Right now I'm feeling the glory years, anything pre-1980s. Here are a few I've been hitting pretty hard:

The Basement Tapes


Recorded with The Band during Dylan's late 60s hiatus from touring, The Basement Tapes' effortless feel is perhaps its strongest quality. This likely results from the combination of Dylan's songwriting with The Band's slick and snappy roots rockery. Dylan had graduated vocally from the nasal wail that characterized his post-folk output, and assumed more of a gravelly, relaxed style. In fact several of Basement Tapes songs were recited more than they were sung--"Yea! Heavy and a Bottle of Bread" and "Please Mrs. Henry" come to mind.

The album is one of those universally-lauded releases that should be required listening to anyone who fancies himself a music fan. It should be mentioned that a handful of the tracks are Band-only, and would eventually show up on Music From Big Pink.

The Bootleg Series Vol. 6: Bob Dylan Live 1964, Concert at Philharmonic Hall


Of the three live albums that came from the Bootleg series, Volume 6 is undoubtedly my favorite. It features a young, humble, silly (and maybe stoned) Dylan playing in front of an adoring crowd. I like the album so much because it captures a sort of vulnerability that existed prior to Dylan's deification and his ensuing resentment of his Messianic treatment. Here he's just a 23-year-old kid, enjoying himself, cracking jokes, forgetting lyrics.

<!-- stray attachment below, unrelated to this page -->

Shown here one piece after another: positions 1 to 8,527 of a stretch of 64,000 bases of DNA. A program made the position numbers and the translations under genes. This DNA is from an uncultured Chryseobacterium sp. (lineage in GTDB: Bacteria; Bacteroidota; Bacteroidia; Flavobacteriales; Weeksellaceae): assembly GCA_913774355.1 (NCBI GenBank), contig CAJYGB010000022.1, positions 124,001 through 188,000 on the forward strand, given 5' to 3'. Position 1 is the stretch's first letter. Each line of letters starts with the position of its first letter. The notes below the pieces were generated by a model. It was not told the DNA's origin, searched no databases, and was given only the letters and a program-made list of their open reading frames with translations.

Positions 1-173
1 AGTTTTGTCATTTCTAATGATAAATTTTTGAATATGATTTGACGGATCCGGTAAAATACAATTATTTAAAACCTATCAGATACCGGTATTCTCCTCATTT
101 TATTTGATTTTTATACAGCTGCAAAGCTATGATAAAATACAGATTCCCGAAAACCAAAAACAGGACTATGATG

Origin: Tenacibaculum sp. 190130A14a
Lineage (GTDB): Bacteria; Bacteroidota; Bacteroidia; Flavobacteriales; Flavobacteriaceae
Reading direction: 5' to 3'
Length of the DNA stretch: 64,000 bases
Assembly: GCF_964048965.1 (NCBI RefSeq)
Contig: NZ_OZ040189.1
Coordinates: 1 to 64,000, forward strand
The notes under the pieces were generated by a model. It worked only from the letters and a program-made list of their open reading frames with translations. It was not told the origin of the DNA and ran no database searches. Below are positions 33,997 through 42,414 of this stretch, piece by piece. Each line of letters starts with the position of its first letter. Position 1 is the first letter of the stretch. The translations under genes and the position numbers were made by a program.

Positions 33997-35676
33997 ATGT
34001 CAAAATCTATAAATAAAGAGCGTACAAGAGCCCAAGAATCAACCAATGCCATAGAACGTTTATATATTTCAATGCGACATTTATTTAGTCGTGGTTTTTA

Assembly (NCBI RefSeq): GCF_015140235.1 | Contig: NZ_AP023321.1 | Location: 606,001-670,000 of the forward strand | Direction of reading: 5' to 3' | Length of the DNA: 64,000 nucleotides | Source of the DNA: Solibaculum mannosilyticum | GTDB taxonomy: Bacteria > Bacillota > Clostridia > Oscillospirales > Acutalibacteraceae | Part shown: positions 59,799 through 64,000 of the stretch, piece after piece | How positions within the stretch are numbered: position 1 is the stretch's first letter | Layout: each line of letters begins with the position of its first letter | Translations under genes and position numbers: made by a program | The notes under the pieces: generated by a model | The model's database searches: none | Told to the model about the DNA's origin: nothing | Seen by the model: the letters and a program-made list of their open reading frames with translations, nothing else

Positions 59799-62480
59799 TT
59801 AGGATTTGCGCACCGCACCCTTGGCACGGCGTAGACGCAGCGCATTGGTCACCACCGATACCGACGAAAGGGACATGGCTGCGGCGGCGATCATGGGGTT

I like the first disc especially, since it's the one that doesn't feature Joan Baez' overbearing vocal contributions. The opening track is an inspiring version of "The Times They Are a-Changin'" that sheds some light on what a powerful song it might have been at the time. I usually throw this disc on before my own performances to get in the zone. Then at the gig, I screw up some lyrics, as an homage of sorts....

***

Some others I've reconnected with recently: New Morning, Freewheelin', Highway 61, and Blood on the Tracks. All low-risk classics, sure, but just as awe-inspiring as ever, rewarding my ears anew with each fresh spin.

So here's to Zimmermanitis: I plan to savor the flavor until it wears off in a week or two. But, as sure as the sun will rise, I'll be on another kick in September or so. And it'll be every bit as glorious. I leave you with this, a snippet from the famed Royal Albert Hall performance in 1966:

Indie Music MAYhem Contestant 3: The New Pornographers

The New Pornographers

Album: Together
Release Date: May 4
About the Band: Another gaggle of Canadians, most notably featuring Carl Newman, Dan Bejar, and Neko Case.
Last Record: Challengers, which I thought was pretty good, although I never got into it quite as much as I should have.
Reason for Excitement: Neko Case! Also a pretty impressive slate of guests (Will Sheff from Okkervil River, for one.)
Reason for Concern: Broken Social Scene casts a long shadow. With several other major releases dropping May 4th, might TNP's disc get swallowed up in the chaos?
Early Indications: The one song I heard, "Crash Years", didn't floor me, but Neko Case has the Midas touch as far as I'm concerned. That aside, I think their brand of artful power pop is the perfect complement to the sense of optimism borne out of the spring warmth.